Making a stand against Common Core and dull non-debates

A couple of reality checks in the aftermath of the foolish arrest of Robert Small at that forum last week on the new Common Core curriculum standards for public education — one about style, one about substance.

First, about the form of this forum: I've attended many of these, and the experience is often eye-glazing. A panel of government officials or experts sits at a table and, after opening remarks, they take questions from the audience.

The most engaging forums allow audience members to stand and ask a question. But that kind of forum, in the style of the New England town meeting, is increasingly a thing of the past.

Today, public forums are controlled, time-limited affairs; they hardly ever turn raucous or run to midnight. Civility is great, and we all deserve to be home in time for "Monday Night Football." But sometimes civility and efficiency get in the way of open, challenging and edifying debate.

The dullest forums are those that require questions to be submitted in writing, which is the format state education officials chose last week in Towson.

(In fairness, a lot of information about the way things work — in government, business, education — is mundane, dull and ordinary. Facts can be pretty blah things. A big part of public forums is the transmission from officials to citizens of facts, so they're not the stinger-a-minute snarkfests that entertainment-hungry Americans have come to expect from talk radio and talking-head cable.)

While the written-question style of forum is time-efficient and comfortable for the people running the show, the audience tends to grumble. There's an assumption that filtering takes place. If you're a public education official committed to implementing Common Core, you're less inclined to take a critical-sounding question. I'm not saying that happened at the Towson forum; I'm saying the audience in any forum of this type suspects the officials on stage are being selective about what questions they pull from the pile.

So I appreciate Small's moment as a protest against that style of formal, predictable discourse. He broke protocol and stood to ask a question, though his question sounded more like a statement. (One of the reasons for the written-question format: Audience members tend to launch into speeches.)

Small should not have been pulled from the meeting, much less arrested. He should have been directed to ask a question, then asked to sit down.

Had that happened, we probably never would have heard about him.

But that might have been Small's mission in breaking protocol — to draw attention to his complaint with Common Core.

And that's cool, except he's late. Education officials aren't really entertaining debate. Common Core is being implemented. The time for debate seems to have been a couple of years ago.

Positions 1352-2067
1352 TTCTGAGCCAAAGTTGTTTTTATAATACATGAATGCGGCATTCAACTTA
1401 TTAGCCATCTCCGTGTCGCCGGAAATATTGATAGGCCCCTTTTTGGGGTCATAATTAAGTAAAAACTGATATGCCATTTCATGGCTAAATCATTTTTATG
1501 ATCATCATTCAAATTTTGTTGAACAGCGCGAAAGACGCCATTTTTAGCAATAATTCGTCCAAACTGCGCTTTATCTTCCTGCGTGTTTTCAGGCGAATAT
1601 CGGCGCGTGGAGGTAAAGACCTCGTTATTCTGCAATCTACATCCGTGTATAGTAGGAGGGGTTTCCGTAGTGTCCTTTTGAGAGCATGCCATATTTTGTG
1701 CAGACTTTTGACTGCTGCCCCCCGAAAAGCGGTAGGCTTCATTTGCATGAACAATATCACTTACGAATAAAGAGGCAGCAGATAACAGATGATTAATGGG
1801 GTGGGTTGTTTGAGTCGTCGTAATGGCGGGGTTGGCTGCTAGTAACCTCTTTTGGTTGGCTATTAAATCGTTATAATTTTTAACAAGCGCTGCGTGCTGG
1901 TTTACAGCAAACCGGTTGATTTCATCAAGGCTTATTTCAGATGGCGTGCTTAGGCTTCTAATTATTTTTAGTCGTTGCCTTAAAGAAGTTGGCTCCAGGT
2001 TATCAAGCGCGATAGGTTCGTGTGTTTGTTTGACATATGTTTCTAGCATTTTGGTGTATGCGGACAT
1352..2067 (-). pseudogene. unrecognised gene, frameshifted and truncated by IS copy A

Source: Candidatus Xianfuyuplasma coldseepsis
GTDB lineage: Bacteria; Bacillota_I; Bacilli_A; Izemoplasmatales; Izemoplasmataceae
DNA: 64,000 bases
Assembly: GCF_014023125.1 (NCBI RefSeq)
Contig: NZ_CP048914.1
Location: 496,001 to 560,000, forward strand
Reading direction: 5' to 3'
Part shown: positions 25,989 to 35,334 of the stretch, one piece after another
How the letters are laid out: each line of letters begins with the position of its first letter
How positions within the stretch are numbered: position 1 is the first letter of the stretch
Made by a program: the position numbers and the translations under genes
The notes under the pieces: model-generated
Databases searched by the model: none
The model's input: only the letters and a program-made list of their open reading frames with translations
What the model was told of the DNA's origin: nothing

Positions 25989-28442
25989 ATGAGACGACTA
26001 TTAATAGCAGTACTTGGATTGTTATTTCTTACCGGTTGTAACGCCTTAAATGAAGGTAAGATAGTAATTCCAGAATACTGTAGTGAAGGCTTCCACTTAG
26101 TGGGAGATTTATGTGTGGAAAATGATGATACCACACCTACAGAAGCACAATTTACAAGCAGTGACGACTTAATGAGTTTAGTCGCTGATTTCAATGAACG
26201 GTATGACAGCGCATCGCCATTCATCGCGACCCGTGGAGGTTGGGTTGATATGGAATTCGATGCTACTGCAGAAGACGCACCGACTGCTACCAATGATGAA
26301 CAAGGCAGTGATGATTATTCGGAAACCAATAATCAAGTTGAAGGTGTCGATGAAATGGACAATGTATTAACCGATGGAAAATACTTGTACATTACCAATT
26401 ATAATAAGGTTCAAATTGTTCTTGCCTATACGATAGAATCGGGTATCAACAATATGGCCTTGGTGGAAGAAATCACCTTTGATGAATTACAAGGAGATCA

Let's be honest about this: Unless you had a child in the public education system and were paying attention, you weren't aware of Common Core until the last few months, and only then because of news about the hiccups in its implementation. If someone were to ask you about American education policy, you would more likely mention the federal No Child Left Behind law than Common Core.

So the purpose of the Towson forum, hosted by the Maryland State Department of Education, was to introduce Common Core to the public and answer questions about it — not to debate it.

The Common Core standards came out of a collaboration of educators, experts and researchers to provide a clear national standard for what kids are expected to learn. In the words of the Common Core website: "The standards are designed to be robust and relevant to the real world, reflecting the knowledge and skills that our young people need for success in college and careers."

Forty-five states have adopted Common Core.

Small's concern is that it dumbs down public education, to the point where he said that it will better prepare kids for community college than for Harvard. That's not what the developers of Common Core say. They say the new curriculum and standards raise the bar to give the nation a new generation of smart, young adults who think critically and solve problems.

Other critics are what I call the usual suspects — conservative condemners of anything new and innovative, skeptics of any "common" purpose coming from any authority, especially the federal government. They are the same people who condemn Obamacare and keep trying to subvert its implementation.

I'm not certain Common Core is the best thing for the next generation of Americans. But I know this: Someone needs to develop curricula and set standards for the 21st century. We entrust professional educators — people who in my experience love teaching and care deeply about kids — to make those decisions.

Most of us do not have time or interest to be involved in that complex process. Right or wrong, Small also took a stand for that — to be a parent actively engaged in what kids are taught. That voice needs to be heard, not arrested — and preferably before it's all over but the shouting.

Dan Rodricks' column appears each Tuesday, Thursday and Sunday. He is the host of "Midday" on WYPR-FM.

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